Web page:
As ideas go, few are more threatening to doctors than telling them that their long-tolerated habit of sleep deprivation is killing patients—and that failure to clean up their act will have consequences. It kind of changes everything.
Despite the obvious risks, many doctors like working nights. Overnight premiums make them more lucrative than day shifts. There’s professional cache in earning the nickname “Jack Bauer.” Your colleagues think you’re tough enough to stand the heat. And, you get to call residents less committed than you were back in the day.
But the evidence that sleep deprivation harms patients is clear. A 2009 study found an increased rate of complications among attending surgeons who operate after sleeping less than six hours. A 2006 study found that extended hours awake at night caused a 300% increase in preventable mistakes that led to a patient’s death.
So why don’t doctors accept that the link exists?
For one thing, unlike aviation disasters, in which investigators routinely ask about pilot fatigue, it is unusual for those investigating medical disasters to do the same. But that doesn’t prove the link doesn’t exist.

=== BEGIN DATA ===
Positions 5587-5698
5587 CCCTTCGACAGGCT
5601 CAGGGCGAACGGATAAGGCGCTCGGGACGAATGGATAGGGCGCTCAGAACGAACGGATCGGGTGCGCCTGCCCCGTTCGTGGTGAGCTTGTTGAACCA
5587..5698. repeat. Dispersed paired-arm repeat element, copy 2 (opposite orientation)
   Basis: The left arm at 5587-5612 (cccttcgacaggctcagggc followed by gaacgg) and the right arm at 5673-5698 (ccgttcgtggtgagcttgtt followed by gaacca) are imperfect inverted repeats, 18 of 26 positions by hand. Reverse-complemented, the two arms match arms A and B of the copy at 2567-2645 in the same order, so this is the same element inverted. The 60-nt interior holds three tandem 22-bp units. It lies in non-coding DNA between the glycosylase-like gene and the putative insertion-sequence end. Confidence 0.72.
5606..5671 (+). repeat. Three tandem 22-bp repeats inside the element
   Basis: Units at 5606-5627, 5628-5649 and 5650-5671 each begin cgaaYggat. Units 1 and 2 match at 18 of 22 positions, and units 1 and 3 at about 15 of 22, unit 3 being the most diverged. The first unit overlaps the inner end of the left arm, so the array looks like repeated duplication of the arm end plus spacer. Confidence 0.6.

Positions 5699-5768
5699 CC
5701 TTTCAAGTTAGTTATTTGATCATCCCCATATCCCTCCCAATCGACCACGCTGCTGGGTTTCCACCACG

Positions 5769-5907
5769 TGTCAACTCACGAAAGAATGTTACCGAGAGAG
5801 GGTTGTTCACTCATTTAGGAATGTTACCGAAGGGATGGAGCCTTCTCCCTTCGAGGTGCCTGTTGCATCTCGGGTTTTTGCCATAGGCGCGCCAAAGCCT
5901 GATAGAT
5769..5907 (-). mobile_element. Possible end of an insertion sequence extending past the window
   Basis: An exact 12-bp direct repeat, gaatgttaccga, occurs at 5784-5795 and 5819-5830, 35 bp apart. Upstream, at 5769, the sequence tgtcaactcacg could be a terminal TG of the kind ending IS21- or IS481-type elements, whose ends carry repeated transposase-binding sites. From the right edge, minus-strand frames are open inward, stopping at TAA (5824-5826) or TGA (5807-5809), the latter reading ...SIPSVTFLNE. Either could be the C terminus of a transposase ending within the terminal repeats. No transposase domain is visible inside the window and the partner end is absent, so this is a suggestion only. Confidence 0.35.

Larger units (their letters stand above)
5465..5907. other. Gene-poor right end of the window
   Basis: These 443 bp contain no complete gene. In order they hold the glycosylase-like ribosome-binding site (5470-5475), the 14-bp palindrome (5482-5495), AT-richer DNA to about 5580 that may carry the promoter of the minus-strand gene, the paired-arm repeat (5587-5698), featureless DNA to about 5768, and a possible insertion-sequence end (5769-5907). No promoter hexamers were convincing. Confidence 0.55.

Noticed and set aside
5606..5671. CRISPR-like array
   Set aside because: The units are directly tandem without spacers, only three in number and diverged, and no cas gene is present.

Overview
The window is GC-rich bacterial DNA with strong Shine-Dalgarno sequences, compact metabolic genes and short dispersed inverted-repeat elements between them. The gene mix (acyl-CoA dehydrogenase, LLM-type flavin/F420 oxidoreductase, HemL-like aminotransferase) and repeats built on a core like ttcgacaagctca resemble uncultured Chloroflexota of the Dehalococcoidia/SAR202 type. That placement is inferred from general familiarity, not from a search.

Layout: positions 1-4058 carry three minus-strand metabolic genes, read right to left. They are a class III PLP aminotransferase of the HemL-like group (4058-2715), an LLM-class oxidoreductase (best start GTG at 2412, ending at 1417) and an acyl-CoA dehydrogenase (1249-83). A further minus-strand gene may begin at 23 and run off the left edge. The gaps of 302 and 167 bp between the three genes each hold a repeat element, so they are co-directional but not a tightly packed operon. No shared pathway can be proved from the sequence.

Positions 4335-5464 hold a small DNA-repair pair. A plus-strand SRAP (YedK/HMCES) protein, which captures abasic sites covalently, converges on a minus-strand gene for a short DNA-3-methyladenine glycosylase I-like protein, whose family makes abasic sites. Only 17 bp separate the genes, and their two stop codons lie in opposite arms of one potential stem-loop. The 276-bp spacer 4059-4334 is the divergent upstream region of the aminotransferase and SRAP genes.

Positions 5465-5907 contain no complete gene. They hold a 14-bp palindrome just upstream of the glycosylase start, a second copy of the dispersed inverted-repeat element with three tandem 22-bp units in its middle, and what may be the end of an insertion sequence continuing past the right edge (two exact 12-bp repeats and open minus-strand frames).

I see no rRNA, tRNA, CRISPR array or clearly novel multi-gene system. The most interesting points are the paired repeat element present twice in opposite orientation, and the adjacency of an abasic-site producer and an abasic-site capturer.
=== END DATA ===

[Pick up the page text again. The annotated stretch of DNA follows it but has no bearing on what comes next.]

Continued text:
For another, we don’t have scientific data on the impact of sleep deprivation on attending physicians and surgeons because researchers have focused their attention instead on an easier get: residents—young physicians who are doing post-graduate training in hospital in preparation for becoming attending physicians in their own right.
There are valid reasons for that. In 1984, Libby Zion, an 18 year-old freshman college student, died in the hospital from a lethal combination of prescription drugs, some of which were ordered by the residents who looked after her. A state investigation concluded the long hours worked by the residents played a role in the young woman’s death.
That case led to caps in the number of hours per day and number of hours per week that residents work. It also spurred much research into the impact of long hours on residents—yet did little to spur research on people already in practice, like me.
Studies on residents have provided mixed conclusions. There are indications that long hours predispose the young doctors to errors. But so far, reducing duty hours that residents are permitted to work have done little to improve the well being of residents or patients.